ROSE RAMBLER 12.5.2016

ROSE RAMBLER … 12.5.2016

Hello dear rose friends … let’s move right into the promised advice for building the BEST rose garden to accommodate your new roses this winter!


Because rose bushes are so productive with their flowering it’s important to remember as “RULE NO. 1” the more healthy foliage on the bushes, the more flowers you can expect throughout their potential 8-9 months of flowering.  Your roses will produce healthy foliage with good soil preparation prior to planting and using the organic management spray program throughout the season will be a bonus.

Prepare each planting hole in your garden beds as follows:

  1. With a fork (a shovel will cut through worms … ouch!) dig a really rough hole about 400 x 400 x 450 deep and fork the walls and base of hole;
  2. Place the soil / clay in a wheelbarrow and blend in about 50% organic compost or animal manure (not raw chook poo or mushroom compost!) a scattering of rock dust and a half-handful of organic fertilizer.
  3. Put all of the above back in the hole – yes, it will create a mound but when well-watered, this will settle – water over with seaweed solution weekly.

Q.  What do you call a man without a shovel?  A.  Douglas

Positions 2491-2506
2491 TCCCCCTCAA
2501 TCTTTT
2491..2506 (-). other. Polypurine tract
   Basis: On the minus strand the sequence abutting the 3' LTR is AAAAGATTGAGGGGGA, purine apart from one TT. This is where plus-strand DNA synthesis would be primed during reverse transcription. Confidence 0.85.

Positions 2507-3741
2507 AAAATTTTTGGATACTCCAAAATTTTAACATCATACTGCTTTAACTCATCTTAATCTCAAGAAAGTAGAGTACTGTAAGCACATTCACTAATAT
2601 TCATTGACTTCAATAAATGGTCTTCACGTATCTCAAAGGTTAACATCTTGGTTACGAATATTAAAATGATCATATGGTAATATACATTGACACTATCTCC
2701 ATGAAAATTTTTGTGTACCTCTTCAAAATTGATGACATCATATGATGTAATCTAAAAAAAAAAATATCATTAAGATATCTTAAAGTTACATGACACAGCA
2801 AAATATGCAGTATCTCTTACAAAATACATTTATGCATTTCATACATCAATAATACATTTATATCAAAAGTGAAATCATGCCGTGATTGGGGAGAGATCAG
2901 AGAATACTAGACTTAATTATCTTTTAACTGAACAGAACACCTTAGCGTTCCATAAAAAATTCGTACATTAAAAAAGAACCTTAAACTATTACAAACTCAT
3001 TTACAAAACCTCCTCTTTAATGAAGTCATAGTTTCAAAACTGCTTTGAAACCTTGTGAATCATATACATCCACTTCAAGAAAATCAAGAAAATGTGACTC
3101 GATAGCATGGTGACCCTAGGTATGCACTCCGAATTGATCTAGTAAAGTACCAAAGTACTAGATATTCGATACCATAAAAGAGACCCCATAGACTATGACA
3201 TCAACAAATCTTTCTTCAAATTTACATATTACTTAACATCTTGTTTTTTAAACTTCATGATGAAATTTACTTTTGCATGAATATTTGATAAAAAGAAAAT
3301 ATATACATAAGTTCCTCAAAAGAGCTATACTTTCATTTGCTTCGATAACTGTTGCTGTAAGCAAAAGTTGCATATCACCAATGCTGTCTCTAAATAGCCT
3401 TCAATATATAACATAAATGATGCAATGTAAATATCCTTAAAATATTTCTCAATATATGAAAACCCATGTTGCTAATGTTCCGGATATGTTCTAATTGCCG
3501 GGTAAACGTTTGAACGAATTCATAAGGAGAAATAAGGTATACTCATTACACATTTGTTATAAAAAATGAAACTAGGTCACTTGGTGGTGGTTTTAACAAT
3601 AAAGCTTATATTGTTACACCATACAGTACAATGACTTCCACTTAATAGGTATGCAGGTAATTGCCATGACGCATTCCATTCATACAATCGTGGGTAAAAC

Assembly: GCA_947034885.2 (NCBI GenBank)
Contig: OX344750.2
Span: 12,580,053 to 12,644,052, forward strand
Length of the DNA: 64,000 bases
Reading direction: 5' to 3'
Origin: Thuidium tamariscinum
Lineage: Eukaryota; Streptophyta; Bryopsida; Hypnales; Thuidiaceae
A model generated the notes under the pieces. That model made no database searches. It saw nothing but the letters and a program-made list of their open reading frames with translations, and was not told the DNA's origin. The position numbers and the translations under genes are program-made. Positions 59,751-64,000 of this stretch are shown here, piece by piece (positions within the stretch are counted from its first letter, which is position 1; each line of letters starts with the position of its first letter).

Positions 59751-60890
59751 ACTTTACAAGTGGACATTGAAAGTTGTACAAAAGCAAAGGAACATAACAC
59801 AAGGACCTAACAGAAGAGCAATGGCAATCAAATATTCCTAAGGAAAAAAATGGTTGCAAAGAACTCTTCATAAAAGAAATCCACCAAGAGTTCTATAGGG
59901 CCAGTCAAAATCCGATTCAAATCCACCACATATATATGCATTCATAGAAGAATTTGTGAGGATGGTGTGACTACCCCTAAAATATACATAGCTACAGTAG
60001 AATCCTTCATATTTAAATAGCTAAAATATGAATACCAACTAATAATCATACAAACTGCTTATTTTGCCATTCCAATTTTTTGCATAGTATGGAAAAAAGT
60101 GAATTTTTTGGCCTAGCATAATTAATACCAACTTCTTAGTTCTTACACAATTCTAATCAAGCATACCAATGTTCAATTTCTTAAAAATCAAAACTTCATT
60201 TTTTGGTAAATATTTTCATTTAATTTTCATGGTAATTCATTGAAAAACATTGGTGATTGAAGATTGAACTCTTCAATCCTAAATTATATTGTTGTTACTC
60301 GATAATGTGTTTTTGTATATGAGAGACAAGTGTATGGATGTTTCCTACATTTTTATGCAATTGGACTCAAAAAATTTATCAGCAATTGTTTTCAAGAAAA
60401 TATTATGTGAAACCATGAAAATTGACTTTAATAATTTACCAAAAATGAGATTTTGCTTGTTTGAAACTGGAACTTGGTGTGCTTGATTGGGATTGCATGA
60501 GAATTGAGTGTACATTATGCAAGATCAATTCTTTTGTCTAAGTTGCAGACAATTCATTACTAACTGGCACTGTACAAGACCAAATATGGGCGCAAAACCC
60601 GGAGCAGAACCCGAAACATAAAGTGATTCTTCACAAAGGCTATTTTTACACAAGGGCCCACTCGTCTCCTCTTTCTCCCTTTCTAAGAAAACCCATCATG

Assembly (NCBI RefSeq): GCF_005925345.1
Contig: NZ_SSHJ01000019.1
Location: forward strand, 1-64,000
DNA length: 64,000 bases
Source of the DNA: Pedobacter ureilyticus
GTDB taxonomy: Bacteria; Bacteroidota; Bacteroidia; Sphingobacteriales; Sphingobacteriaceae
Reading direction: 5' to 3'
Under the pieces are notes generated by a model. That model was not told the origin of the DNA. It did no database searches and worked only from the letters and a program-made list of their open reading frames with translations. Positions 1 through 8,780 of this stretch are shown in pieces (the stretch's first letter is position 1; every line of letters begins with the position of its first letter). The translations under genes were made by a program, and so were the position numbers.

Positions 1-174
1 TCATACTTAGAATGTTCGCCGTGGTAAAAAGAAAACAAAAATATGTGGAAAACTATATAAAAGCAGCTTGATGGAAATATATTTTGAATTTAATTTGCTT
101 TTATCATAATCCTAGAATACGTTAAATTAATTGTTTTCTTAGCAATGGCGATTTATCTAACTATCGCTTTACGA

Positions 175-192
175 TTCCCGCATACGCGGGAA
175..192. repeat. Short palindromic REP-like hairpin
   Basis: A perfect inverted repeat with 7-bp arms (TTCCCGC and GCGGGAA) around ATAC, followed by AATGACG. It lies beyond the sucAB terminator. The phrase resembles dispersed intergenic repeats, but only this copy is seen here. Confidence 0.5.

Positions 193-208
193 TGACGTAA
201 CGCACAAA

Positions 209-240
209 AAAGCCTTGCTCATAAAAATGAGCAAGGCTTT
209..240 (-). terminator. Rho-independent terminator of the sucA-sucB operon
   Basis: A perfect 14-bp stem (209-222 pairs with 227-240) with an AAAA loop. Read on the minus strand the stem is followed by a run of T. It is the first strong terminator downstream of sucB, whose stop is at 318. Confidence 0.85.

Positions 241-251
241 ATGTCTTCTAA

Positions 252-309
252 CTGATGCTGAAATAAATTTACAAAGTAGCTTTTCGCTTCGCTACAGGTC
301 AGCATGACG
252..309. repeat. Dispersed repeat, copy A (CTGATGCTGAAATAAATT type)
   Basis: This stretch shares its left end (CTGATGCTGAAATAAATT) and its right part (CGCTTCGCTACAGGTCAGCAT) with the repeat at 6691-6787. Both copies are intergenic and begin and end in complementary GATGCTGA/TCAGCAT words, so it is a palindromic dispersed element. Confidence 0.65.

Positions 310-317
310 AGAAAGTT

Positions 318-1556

That’s the ‘bones’ of soil preparation for planting something new in your garden and now I’d like to take it a step further by explaining what more you can do to make your soil highly productive and full of life-giving energy so planting ANYTHING in your garden is vibrant and retains vitality which means you grow a garden to love and continually enjoy …

  • Every garden has its own type of soil – good bugs which allow earthworms to breed and flourish, good fungus to balance the soil which in turn permits organic fertilizer, minerals and microbes to be taken up by plants;
  • When you add a bit of leaf litter to the new planting hole from anywhere in your garden – under trees, from the veggie garden, the compost heap, etc. that litter will contain microbes which are already present in YOUR garden and they’ll readily proliferate in the new space!
  • Because our Australian soils are so depleted of minerals, Munash Rock Dust along with Renew (sea mineral microbe activator) and seaweed solution are highly recommended additions to garden preparation and ongoing maintenance.

Q.  Patient:  what do the x-rays of my brain show?  A.  Doctor:  NOTHING! 


It’s been a few years since we produced a new catalogue and we’re excited to present it to you here …

We hope to inspire you to plant more beautiful roses in your garden this winter … if you need assistance with planning, please email your ideas and Diana will be able to guide you into selecting the most appropriate varieties of roses to make your garden an absolute pleasure for you and all who visit!



Due to the appalling weather last weekend,
we’re extending our Mother’s Day special
to this weekend!

bring your Mum to the Rose Farm at Clonbinane and